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Agricultural careers on show at Katherine Research Station
More than 50 students from five schools in the greater Katherine region had a taste of what a career on the farm might offer when they toured Katherine Research Station during Science, Technology, Education and Mathematics (STEM) Week in Katherine.
The students from Casuarina Street Primary School, Jilkminggan School, Wugularr Primary School, Katherine High School and the YMCA were taken on tours of the research farm and given some first-hand experience of what a career in agriculture might involve.
“On each of the tours we took the students around the research farm and stopped to participate in an activity that we as scientist and applied engineers regularly conduct as part of our jobs,” Department of Primary Industry and Resources (DPIR) Pastoral Production Officer Jodie Ward said.
“We described how the activity fits into the broader picture of agriculture, food production and productivity in the Katherine region so that the students could relate what they were seeing on the farm to something they might experience in their everyday lives.”
During the tour students studied soil characteristics, such as pH and clay content, discussed the importance of matching varieties to soil type, planted take-home vegetable samples and analysed cow manure to determine animal health.
Jodie said the children participated enthusiastically in the activities while listening to the DPIR staff share their enthusiasm for science, maths, engineering and technology.
The tours were designed to expose local children to some of the careers available locally in the agriculture industry.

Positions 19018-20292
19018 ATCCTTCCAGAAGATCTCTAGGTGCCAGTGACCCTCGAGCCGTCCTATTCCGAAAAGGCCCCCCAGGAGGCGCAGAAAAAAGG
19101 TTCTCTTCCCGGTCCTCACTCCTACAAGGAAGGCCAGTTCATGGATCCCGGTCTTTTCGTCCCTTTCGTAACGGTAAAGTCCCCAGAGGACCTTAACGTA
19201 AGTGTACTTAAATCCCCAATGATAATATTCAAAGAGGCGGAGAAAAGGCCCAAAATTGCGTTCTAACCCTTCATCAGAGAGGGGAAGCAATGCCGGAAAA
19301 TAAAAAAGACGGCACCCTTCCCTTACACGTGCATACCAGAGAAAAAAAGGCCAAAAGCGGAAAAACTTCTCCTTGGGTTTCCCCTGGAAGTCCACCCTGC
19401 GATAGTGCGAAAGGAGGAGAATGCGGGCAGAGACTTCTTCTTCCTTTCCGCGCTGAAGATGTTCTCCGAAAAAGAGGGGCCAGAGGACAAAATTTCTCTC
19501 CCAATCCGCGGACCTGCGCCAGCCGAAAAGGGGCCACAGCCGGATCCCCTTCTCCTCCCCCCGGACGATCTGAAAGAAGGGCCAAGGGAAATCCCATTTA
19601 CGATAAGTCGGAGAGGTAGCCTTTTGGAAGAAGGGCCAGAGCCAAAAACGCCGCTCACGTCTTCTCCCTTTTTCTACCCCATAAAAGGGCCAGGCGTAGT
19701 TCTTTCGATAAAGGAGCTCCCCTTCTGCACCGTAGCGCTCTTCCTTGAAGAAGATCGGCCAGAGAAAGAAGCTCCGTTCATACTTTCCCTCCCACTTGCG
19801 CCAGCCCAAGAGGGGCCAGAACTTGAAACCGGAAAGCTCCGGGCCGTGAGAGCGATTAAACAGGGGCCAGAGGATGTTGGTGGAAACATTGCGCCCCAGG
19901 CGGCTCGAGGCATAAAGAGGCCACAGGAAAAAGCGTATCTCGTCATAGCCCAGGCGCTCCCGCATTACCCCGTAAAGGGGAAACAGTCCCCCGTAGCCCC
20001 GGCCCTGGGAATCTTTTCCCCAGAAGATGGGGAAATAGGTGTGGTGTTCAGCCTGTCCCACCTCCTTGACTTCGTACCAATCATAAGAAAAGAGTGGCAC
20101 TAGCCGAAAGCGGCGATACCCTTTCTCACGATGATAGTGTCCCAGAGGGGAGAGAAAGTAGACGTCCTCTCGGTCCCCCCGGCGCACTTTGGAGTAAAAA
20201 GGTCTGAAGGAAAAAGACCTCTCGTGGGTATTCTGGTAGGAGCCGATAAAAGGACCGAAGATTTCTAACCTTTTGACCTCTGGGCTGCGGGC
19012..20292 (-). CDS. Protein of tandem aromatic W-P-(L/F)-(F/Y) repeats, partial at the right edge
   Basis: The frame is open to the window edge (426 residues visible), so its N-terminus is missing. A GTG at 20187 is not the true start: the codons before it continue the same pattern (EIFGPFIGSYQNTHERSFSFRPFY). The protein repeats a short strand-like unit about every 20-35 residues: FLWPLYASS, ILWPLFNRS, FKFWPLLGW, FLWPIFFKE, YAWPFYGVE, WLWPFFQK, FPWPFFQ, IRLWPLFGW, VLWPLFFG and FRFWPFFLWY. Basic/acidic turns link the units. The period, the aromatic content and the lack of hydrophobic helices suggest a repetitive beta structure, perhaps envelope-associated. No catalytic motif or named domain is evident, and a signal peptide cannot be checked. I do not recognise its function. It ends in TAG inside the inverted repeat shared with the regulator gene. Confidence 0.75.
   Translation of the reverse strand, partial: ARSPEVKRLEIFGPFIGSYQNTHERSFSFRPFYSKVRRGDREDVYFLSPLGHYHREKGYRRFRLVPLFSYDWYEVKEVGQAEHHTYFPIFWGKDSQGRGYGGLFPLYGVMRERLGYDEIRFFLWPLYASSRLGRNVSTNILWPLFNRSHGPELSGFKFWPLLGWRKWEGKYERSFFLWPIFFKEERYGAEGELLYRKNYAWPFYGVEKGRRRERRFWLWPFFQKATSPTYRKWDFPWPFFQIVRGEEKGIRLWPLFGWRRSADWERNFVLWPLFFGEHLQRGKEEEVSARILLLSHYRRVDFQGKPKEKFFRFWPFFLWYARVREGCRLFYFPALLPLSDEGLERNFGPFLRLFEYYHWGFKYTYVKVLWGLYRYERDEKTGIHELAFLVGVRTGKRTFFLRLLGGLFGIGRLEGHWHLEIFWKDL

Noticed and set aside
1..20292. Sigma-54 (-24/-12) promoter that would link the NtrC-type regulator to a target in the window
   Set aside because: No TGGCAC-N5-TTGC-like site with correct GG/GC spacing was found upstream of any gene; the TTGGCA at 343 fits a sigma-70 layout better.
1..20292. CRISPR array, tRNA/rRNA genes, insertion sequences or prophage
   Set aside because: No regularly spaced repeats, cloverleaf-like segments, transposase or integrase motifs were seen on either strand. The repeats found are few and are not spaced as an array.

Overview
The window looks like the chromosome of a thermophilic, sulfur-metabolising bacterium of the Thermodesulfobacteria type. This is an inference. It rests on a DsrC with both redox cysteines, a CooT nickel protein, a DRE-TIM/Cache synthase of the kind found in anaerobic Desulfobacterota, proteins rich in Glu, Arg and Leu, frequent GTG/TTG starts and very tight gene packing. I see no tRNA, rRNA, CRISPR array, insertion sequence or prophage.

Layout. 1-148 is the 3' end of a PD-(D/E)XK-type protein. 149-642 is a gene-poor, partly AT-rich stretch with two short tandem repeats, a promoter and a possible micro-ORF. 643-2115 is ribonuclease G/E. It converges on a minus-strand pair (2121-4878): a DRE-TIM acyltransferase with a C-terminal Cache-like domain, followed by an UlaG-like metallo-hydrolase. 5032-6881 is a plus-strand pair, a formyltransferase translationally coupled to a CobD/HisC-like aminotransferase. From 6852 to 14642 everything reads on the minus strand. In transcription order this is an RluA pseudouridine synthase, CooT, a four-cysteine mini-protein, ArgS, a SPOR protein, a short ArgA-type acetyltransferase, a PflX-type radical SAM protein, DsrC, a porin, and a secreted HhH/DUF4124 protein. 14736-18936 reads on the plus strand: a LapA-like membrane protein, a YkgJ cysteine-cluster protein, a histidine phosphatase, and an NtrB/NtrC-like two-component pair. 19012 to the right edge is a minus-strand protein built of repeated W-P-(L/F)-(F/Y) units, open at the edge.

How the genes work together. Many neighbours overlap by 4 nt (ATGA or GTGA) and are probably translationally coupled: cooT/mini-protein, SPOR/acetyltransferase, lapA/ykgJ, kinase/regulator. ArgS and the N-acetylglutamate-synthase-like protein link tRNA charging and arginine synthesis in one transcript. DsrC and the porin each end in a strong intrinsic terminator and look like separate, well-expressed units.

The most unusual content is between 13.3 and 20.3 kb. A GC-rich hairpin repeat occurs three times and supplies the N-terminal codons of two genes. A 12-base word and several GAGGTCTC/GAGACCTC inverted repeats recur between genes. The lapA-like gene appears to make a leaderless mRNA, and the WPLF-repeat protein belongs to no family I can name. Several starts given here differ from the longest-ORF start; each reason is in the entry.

“We thought it would be great to provide this link for students that may be interested in pursuing a career in agriculture, science, engineering, technology or math but are currently unsure of how to do so while holding closely family and cultural beliefs,” Jodie said.
“Each of the presenters on the farm tours explained how they’d reached their current positions, including what classes we enjoyed in school, what qualifications we have since obtained and what other roles we have done in order to get the experience that we need to carry out our current jobs.
“We hope it will inspire some local children to consider staying in the Katherine region and pursuing a science or engineering career when they are older, and maybe inspire some to consider attending university.”
It is hoped that these tours will be held annually as part of STEM Week.
“This is the first time we’ve done something like this at Katherine Research Station and we will now reflect on the event and flesh out how we can make it bigger and better in future years,” Jodie said.